Bobbing just under the surface of the water.
I still don’t know how he had the strength, but he was able to get his face just enough above water for me to see clearly that he was in distress. I could see his blue lips all the way from my pool chair.
Not too far from the edge of the pool…the edge of the pool where his floaties were lying…without him.
Ash white skin, lips blue. So blue.
His lips are so blue.
Oh my gosh his face has no color.
This can’t be good.
After I made sure he was ok, breathing, and would respond when I talked to him, we walk around the pool deck, making casual chit-chat with the moms.
I start asking him questions to see how well he would respond.
“Buddy, did you take your floaties off?”
“Baby, you can’t get in without mommy. That’s a no no, that’s a big no no.”
Scary? No kidding, bud. I hope that scared the pants off of you so you never take your floaties off again.
He’s so exhausted.
Is he going to barf? I really don’t want him to barf in his bed.
“Hello this is nurse so-and-so”. Tell her my story.
Um, no. Thanks, but no thanks.
Cha-ching, cha-ching! No thanks, not another ER bill, that’s REALLY the last thing I need.
He’s totally fine, just super tired is all.
The flood gates finally opened.
Once the words “near drowning” buzzed around the ER, everyone sprang into action. We became the most popular people in the place. Five people immediately burst into the room. Blood pressure checks. Listening to lungs. Listening again. Heart. Ears. Eyes. Question after question. Orange stuffed animal for you. Do you like to color? Here are some crayons. Blood pressure cuff. Finger light thingie that looks like ET’s finger.
Hustle, bustle, lots of concerns, lots of questions…all directed at me.
“How did this happen?”
“Where were you?”
“How did this happen?”
The same questions over and over, all with the same answer.
I wasn’t paying attention and he jumped into the pool without his floaties on and almost drown.
Naturally, I left out the “I wasn’t paying attention because I was on my phone” part.
The xray was horrific.
It took 4 of us to force him into this tiny machine that I can’t even explain, with a huge plastic cuff that goes all the way around his tiny body and squeezes him so tightly that his arms are pinned above his head and he can’t move, so they can xray his chest. He screamed with every fiber in his soul. They made us leave the room and stand in the hall, his screams and cries echoing off the stark walls. I was sobbing and couldn’t talk.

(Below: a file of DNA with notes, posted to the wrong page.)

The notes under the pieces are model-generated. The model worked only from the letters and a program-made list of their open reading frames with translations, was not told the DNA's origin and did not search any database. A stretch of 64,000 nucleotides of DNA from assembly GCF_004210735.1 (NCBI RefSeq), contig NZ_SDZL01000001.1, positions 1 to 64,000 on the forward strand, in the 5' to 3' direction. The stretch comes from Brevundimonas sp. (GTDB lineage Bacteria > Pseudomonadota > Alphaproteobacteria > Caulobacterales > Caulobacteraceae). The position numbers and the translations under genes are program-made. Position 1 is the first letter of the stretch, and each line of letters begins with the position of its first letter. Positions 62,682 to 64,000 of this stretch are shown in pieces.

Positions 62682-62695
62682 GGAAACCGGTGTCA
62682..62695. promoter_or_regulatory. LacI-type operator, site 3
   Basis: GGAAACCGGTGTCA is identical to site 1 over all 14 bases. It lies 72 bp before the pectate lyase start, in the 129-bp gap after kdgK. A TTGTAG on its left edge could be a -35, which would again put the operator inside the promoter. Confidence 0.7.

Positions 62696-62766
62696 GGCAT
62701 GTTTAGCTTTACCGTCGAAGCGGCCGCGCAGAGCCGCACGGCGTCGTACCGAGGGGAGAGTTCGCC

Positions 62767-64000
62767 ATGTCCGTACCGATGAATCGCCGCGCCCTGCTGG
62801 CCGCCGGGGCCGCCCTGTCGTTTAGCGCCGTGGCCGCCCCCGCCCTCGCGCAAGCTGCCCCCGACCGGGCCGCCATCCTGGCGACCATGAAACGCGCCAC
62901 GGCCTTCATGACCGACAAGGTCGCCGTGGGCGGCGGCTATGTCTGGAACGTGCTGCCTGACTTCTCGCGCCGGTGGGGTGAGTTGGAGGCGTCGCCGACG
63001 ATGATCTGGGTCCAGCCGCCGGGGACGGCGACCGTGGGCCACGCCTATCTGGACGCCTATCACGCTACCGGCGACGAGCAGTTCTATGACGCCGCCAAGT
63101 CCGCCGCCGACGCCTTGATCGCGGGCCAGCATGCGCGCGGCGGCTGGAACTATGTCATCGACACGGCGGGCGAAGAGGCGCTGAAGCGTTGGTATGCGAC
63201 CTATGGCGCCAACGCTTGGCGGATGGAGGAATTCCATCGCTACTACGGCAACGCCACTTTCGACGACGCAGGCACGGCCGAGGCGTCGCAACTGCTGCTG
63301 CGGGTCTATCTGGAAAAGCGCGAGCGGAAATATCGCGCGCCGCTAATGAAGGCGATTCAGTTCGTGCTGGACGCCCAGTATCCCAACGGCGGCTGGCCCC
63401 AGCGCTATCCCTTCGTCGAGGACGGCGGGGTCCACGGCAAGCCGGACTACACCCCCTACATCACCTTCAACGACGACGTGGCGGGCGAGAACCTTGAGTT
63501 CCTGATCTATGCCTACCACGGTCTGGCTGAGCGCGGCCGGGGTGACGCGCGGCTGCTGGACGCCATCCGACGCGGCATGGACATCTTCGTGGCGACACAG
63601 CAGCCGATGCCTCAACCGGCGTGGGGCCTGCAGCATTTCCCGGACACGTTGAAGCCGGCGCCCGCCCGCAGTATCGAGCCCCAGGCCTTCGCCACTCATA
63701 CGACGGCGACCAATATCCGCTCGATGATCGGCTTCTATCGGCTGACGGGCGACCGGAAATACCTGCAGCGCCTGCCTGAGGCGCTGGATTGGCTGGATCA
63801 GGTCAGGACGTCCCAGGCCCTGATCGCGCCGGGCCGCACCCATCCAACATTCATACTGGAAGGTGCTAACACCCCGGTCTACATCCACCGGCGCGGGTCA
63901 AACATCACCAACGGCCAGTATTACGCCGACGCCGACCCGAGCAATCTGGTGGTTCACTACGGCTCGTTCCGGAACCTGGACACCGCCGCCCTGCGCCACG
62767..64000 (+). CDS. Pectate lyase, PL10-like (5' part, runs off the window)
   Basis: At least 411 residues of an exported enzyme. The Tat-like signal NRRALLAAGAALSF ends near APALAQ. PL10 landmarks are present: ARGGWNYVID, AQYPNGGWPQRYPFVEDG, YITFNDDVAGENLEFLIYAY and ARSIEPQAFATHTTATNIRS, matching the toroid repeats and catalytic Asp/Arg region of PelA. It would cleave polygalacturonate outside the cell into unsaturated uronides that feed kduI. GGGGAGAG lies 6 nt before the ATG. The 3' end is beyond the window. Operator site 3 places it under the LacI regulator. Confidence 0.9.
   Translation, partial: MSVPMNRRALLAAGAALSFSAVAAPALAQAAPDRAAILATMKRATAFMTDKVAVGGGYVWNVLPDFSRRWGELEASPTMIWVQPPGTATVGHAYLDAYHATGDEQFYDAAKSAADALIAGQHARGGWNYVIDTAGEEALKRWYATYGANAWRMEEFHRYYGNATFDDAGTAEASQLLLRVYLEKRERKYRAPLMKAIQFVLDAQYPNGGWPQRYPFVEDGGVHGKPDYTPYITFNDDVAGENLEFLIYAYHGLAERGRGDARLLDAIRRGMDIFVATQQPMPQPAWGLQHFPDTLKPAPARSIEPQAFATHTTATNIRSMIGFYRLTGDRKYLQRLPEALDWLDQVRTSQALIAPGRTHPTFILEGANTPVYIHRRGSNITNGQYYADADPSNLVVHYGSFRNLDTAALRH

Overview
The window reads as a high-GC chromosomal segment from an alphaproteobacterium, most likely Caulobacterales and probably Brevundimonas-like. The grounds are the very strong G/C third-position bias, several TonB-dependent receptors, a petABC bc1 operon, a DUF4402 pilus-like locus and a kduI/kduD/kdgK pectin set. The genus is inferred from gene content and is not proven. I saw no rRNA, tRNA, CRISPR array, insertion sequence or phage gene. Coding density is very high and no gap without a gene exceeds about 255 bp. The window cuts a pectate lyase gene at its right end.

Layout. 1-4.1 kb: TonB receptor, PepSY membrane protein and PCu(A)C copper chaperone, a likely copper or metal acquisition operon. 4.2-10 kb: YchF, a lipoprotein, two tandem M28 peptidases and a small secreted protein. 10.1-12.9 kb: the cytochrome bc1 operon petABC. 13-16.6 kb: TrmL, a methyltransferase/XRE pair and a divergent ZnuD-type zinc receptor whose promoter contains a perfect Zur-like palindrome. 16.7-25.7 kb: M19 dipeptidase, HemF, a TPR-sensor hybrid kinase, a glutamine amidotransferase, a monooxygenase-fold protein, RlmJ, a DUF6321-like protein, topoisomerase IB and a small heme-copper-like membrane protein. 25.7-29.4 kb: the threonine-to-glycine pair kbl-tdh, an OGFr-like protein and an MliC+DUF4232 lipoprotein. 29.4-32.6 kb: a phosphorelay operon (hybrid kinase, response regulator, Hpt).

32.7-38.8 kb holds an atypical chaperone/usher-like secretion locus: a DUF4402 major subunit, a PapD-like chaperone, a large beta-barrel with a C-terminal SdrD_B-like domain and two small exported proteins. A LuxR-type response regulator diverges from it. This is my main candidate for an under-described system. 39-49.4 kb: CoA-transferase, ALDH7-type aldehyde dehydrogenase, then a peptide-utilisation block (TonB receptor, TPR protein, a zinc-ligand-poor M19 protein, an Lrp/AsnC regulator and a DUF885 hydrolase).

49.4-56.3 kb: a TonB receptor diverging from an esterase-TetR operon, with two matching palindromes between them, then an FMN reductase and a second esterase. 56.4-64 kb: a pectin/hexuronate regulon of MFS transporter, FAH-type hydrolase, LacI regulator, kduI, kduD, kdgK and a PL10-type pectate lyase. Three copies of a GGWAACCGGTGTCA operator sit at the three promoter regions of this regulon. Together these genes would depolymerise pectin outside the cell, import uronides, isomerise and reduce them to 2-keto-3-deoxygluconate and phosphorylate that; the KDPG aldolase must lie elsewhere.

I posted my story on Facebook first thing when I got home and keep having to stop myself from checking my phone to see who all has commented on it.
I couldn’t sleep tonight until I wrote this post. I can’t deny the feeling that this experience did not happen on accident. I sobbed the entire way through writing this. It physically hurts to write down the details, and to admit that I was wrong and caused fear and harm into my little angel. Seeing it in a cold, hard font makes it real. No sugar-coating, no dancing around details, it is what it is.
I dread going to sleep tonight. Closing my eyes is the hardest thing, because behind my eyelids I get an instant flash of his body in the pool, his lips blue. So blue.
But writing helps. I’m facing the reality of the day, and – hopefully – doing some good in the meantime.
do we really need to take our phones to the bathroom with us? Check it first thing in the morning? The last thing at night? Have it with us while we’re outside playing with our kids? In church? At dinner? On a date?
I’m setting a goal to only check my social media only 2x per day, and the rest of the time it can wait.
Presence is a gift. I plan to give mine to others, and to enjoy every moment of my children’s gift to me.